We conducted a systematic review following the Preferred Reporting Items for Systematic Reviews and Meta-Analysis (PRISMA) guidelines (Page et al., 2021). The protocol of this systematic review has been registered in the International Prospective Register of Systematic Reviews (PROSPERO ID: CRD42020188560). The University Medical Center Groningen (UMCG) team (TI, AL, MH, and SD) established the search strategy. A senior researcher (JW) from Uppsala University then reviewed it following the PRESS peer review guidelines (McGowan et al., 2016). SD searched the electronic databases PubMed, CINAHL, and PsycINFO) in October 2019 for publications in the period of January 2010 to October 2019. Later the search was extended till November 2021. We created a search string using the free text words and MESH terms when available. We combined the three main categories with the Boolean operator “AND” to identify the relevant articles. The categories were: the informal caregiving population (e.g., caregiving, caring), needs (e.g., needs, needs assessment), and family relationships (e.g., spouses, children). We used the following search string in the PubMed database:
((((“Caregivers”[Mesh] OR caregiv*[tiab] OR ((“Family”[Mesh] OR family[tiab] OR spous*[tiab] OR parent*[tiab] OR husband*[tiab] OR wife[tiab] OR wives[tiab] OR partner*[tiab] OR adult child*[tiab]) AND caring[tiab])))) AND ((“Health Services Needs and Demand”[Mesh] OR “Needs Assessment”[Mesh] OR needs[tiab]))) AND ((“Spouses”[Mesh] OR “Siblings”[Mesh] OR wife[tiab] OR wives[tiab] OR husband*[tiab] OR marital[tiab] OR spous*[tiab] OR sibling*[tiab] OR adult child*[tiab] OR brother*[tiab] OR sister*[tiab] OR daughter*[tiab] OR son[tiab] OR sons[tiab] OR granddaughter*[tiab] OR grandson*[tiab] OR grandchild*[tiab])).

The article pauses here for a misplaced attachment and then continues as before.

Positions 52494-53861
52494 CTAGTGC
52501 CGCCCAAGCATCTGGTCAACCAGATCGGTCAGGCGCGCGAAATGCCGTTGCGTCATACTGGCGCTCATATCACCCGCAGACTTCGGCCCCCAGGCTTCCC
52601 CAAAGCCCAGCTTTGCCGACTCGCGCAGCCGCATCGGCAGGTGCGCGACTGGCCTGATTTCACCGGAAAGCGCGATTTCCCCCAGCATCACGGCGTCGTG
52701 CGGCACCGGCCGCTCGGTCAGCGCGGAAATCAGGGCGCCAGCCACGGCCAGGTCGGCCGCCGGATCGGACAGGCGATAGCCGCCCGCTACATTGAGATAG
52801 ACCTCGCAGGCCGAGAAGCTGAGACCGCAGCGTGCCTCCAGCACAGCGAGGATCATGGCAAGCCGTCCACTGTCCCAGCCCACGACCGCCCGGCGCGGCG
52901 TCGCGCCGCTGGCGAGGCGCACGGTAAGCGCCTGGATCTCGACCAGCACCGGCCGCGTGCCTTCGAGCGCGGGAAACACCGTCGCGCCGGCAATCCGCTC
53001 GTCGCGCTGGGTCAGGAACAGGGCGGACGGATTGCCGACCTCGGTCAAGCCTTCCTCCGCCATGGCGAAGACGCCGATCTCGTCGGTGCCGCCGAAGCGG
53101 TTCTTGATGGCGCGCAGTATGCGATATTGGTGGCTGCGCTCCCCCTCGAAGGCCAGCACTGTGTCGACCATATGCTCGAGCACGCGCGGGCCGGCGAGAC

In addition to the advanced search on the electronic databases, SD performed a reference check of the final shortlisted articles to identify the relevant studies that were not found in the database search.
Selection of Studies
Two authors, SD and GF, independently performed the selection of studies in two phases. In the first phase, the titles and abstracts of all articles found in the electronic database search were screened. The author (GF) screened 10% of the retrieved articles in the first phase (Gough et al., 2017). To be included, studies needed to meet the following criteria: (i) they provided data on the needs or unmet needs of one or multiple groups of informal caregivers, i.e., ICGs taking care of a spouse, parent, adult child, adult sibling, grandparent or grandchild; (ii) had a qualitative, quantitative or mixed-method study design, (iii) were published in English; and (iv) included adult ICGs, i.e., aged 18 years or above. Studies were excluded if (i) they presented outcomes in which data of one group of ICGs were mixed with the data of another group of ICGs or (ii) were published as gray literature (i.e., conference abstracts, presentations, proceedings; unpublished trial data; government publications; and reports such as white papers, working papers, and internal documentation).